We were on the homeward stretch - in terms of our South Island visit anyway. On our way back up towards the ferry in Picton, we had a few stops to make. After Lake Tekapo, the first of these stops was Christchurch.
After a pretty drive through Mackenzie Country and then through central Canterbury during which we saw rivers, mountains and farmlands, we finally arrived on the outskirts of Christchurch. Planning to stay two nights in the South Island’s largest city, we navigated our way to the main and most central “motel street”, where we drove into the first motel we saw – which turned out to be perfectly acceptable!
Lonely Planet actually had not been that kind about Christchurch, and seemed to imply that the people there were maybe slightly unwelcoming. We didn’t really find that though, we were actually quite surprised at the multiculturalism that was present in the city centre, and we enjoyed having a good wander around, looking at the architecture, the river and the pretty gardens around the fringe of the city. Cathedral Square was a real highlight, with the cathedral as a backdrop to an interesting location where people gather in the heart of the city.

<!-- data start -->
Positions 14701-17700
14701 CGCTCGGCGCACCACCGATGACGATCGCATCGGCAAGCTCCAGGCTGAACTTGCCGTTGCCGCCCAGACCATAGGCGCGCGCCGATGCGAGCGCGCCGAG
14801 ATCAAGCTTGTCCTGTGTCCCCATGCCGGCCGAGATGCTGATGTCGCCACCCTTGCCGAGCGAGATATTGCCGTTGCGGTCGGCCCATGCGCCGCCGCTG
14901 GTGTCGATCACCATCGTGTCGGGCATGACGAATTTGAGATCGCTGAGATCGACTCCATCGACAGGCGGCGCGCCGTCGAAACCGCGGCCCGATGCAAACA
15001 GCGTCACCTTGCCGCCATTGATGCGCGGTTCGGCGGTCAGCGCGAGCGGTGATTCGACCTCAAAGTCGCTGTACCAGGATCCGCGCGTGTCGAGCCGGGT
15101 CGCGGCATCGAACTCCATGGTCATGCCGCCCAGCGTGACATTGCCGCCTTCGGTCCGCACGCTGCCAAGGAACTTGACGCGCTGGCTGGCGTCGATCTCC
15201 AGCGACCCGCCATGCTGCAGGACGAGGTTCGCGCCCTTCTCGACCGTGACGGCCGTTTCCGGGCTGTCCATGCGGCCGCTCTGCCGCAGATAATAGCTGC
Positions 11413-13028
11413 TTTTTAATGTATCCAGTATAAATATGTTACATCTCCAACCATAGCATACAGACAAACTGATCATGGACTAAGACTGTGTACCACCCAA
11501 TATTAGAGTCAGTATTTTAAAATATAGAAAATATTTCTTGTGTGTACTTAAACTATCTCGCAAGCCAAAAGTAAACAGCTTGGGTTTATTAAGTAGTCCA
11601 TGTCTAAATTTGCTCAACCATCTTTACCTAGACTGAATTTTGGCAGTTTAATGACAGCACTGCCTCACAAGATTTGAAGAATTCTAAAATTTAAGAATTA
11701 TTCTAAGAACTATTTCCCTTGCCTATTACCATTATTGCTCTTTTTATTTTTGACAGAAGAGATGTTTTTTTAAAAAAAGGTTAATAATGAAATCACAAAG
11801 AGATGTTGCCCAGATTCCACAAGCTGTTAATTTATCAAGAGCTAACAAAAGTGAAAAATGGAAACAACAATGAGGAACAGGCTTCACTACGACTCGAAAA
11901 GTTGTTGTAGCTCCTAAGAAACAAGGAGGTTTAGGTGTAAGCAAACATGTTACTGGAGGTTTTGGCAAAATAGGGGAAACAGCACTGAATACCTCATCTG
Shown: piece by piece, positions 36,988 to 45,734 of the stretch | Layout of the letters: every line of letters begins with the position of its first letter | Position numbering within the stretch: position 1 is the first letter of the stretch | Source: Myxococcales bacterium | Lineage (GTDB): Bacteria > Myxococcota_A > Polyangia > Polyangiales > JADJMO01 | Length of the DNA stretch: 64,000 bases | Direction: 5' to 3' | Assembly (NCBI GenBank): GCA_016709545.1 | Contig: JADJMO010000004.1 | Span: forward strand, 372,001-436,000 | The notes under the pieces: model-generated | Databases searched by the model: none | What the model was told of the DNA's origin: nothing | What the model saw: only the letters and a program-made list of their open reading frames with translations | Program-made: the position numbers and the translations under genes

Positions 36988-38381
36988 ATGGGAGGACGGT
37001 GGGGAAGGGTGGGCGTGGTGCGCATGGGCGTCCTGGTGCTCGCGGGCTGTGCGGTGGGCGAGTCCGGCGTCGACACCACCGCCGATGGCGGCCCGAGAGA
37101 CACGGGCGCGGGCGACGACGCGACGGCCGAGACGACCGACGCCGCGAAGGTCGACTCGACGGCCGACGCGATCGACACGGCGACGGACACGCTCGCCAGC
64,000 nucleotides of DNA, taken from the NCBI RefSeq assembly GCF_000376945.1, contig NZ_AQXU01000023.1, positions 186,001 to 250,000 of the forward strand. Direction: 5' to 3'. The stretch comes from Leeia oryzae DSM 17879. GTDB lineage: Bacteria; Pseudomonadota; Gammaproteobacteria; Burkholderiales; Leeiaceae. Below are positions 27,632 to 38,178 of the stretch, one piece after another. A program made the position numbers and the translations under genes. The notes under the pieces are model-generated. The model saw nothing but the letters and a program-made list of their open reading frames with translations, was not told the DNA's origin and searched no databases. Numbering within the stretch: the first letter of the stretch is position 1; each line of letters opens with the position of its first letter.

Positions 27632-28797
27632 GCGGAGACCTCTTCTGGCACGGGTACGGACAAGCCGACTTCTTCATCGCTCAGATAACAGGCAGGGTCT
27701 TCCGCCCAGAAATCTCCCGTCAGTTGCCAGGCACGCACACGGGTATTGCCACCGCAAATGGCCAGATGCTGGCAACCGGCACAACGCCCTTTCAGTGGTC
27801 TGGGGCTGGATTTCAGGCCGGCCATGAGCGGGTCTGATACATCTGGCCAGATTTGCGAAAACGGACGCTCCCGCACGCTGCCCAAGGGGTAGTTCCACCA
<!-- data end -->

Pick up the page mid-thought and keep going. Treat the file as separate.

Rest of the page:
The river fringes central Christchurch, and we enjoyed a walk along that and then into the botanical gardens. The gardens were very pretty to walk through, full of beautiful trees and interesting sculptures. We had a good walk through them, and then enjoyed a couple of art centres. One of these was placed in an old school building, and carefully laid out with different wings featuring different types of crafts. It was good to wander around and look at what was on offer. Personally, I liked the fudge shop.
After a couple of days in Christchurch, we set off up the coast to Kaikoura. This was a pretty drive, largely along the coast up a relatively narrow State Highway 1. As far as journey times go this one was pretty short, and we were in Kaikoura just after lunch. We had some significant trouble finding accommodation for the two nights we were planning to stay, but after some searching we did eventually settle on an overpriced motel along the seafront. It did seem that Kaikoura was heavily touristed, and we suffered in our searches for decent accommodation. Still, we did have good views of the coast and the mountains which was a bonus.